NEW YORK (AP) -- The stock market skid that began on Friday worsened. The Dow plunged 1,175 points, erasing its gains for the year.
“Some people would say, and I would agree, that the market’s gone up a little bit too far, too fast,” said James McBride, with The McBride Group, LLC. “So a lot of us were actually hoping for a little bit of a reset here and I think we’re getting it.”
McBride said that the DIJA Dow Jones Industrial Average was up 6% since January when a typical year yields an average of 8% to 10% for the entire year.
While the 4.6% drop was steep, it paled in comparison to Black Monday in 1987 when the Dow Jones lost 22.5% of its value or in 2008 when it shed 18%.
The Nasdaq, which is the market for which many Bay Area tech companies trade, fell 273, or 3.8 percent, to 6,967.
Netflix, Alphabet and Apple are ended trading day lower.
But, McBride points out that while investors may have been rattled, causing a sell-off, it does not mean that tech giants like Apple are no longer a safe bet.
“Apple went down last week because the iPhone 10 earning or sales were a little bit less than people expected, but think about this, the fourth quarters of 2017… Apple revenues were $88 billion dollars. This is a company that’s making almost $1 billion dollars every day. It’s incredible!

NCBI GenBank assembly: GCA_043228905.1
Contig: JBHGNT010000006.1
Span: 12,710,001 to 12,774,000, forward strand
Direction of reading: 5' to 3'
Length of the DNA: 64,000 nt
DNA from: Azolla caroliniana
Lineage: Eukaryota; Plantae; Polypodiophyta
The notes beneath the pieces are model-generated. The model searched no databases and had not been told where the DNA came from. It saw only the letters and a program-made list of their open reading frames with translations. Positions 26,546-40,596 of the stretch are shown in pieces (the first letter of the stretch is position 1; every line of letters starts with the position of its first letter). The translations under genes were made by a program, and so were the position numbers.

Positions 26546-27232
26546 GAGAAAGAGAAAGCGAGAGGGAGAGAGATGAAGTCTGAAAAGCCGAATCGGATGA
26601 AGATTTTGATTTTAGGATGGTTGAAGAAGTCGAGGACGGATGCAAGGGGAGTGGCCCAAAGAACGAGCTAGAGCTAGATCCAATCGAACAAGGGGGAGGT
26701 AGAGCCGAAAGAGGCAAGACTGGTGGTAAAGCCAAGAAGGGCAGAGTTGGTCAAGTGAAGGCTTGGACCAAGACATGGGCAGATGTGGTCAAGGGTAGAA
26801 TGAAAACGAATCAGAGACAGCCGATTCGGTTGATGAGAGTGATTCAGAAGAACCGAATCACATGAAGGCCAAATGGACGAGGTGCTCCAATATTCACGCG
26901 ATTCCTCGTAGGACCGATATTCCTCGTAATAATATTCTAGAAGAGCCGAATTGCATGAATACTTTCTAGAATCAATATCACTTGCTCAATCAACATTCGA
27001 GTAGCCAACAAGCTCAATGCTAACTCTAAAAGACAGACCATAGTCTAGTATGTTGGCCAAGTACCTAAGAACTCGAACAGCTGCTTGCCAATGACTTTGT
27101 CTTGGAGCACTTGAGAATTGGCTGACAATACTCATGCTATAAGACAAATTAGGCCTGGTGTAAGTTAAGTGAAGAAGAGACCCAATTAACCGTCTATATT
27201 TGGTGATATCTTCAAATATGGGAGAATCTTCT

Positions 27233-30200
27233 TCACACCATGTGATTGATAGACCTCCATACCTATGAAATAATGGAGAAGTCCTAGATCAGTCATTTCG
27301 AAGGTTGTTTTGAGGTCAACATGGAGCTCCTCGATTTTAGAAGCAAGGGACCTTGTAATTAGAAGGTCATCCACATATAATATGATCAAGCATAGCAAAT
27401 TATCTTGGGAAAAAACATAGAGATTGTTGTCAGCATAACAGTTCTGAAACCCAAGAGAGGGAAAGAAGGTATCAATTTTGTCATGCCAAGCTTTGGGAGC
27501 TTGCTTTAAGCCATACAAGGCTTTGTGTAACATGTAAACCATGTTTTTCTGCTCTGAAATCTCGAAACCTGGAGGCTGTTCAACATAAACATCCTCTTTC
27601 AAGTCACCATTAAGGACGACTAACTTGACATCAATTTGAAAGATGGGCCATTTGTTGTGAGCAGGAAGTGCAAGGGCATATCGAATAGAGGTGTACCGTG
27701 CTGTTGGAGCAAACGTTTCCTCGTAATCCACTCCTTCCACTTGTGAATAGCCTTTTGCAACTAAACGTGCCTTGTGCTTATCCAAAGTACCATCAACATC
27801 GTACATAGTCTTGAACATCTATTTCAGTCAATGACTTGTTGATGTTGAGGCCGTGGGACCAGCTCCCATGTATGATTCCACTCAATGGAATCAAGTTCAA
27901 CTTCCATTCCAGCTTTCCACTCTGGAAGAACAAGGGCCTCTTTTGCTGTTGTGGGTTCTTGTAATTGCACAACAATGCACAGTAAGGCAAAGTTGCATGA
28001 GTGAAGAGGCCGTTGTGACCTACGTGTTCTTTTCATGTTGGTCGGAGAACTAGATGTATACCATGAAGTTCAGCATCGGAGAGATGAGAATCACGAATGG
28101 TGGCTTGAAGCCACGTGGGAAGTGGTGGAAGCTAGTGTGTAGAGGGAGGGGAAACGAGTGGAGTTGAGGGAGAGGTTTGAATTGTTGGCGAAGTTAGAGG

Monday’s market volatility also affects the everyday American through their retirement plan.
Terrance Odean, a professor at U.C. Berkeley Haas School of Business says, there is no need to be overly concerned.
“If you panic and sell when the market drops and then sit on the sidelines until there is a big recovery and a lot of people did this in 2008 and 2009… they waited a couple years to get back in and they’re much worse off for having done so.
One of the concerns for the markets going forward is inflation.
The economy has been heating up with unemployment low and workers making more money for the first time in 10 years.
But, analysts worry that all that money being flushed into the economy may lead to inflation, which could trigger the Federal Reserve to raise interest rates faster than planned.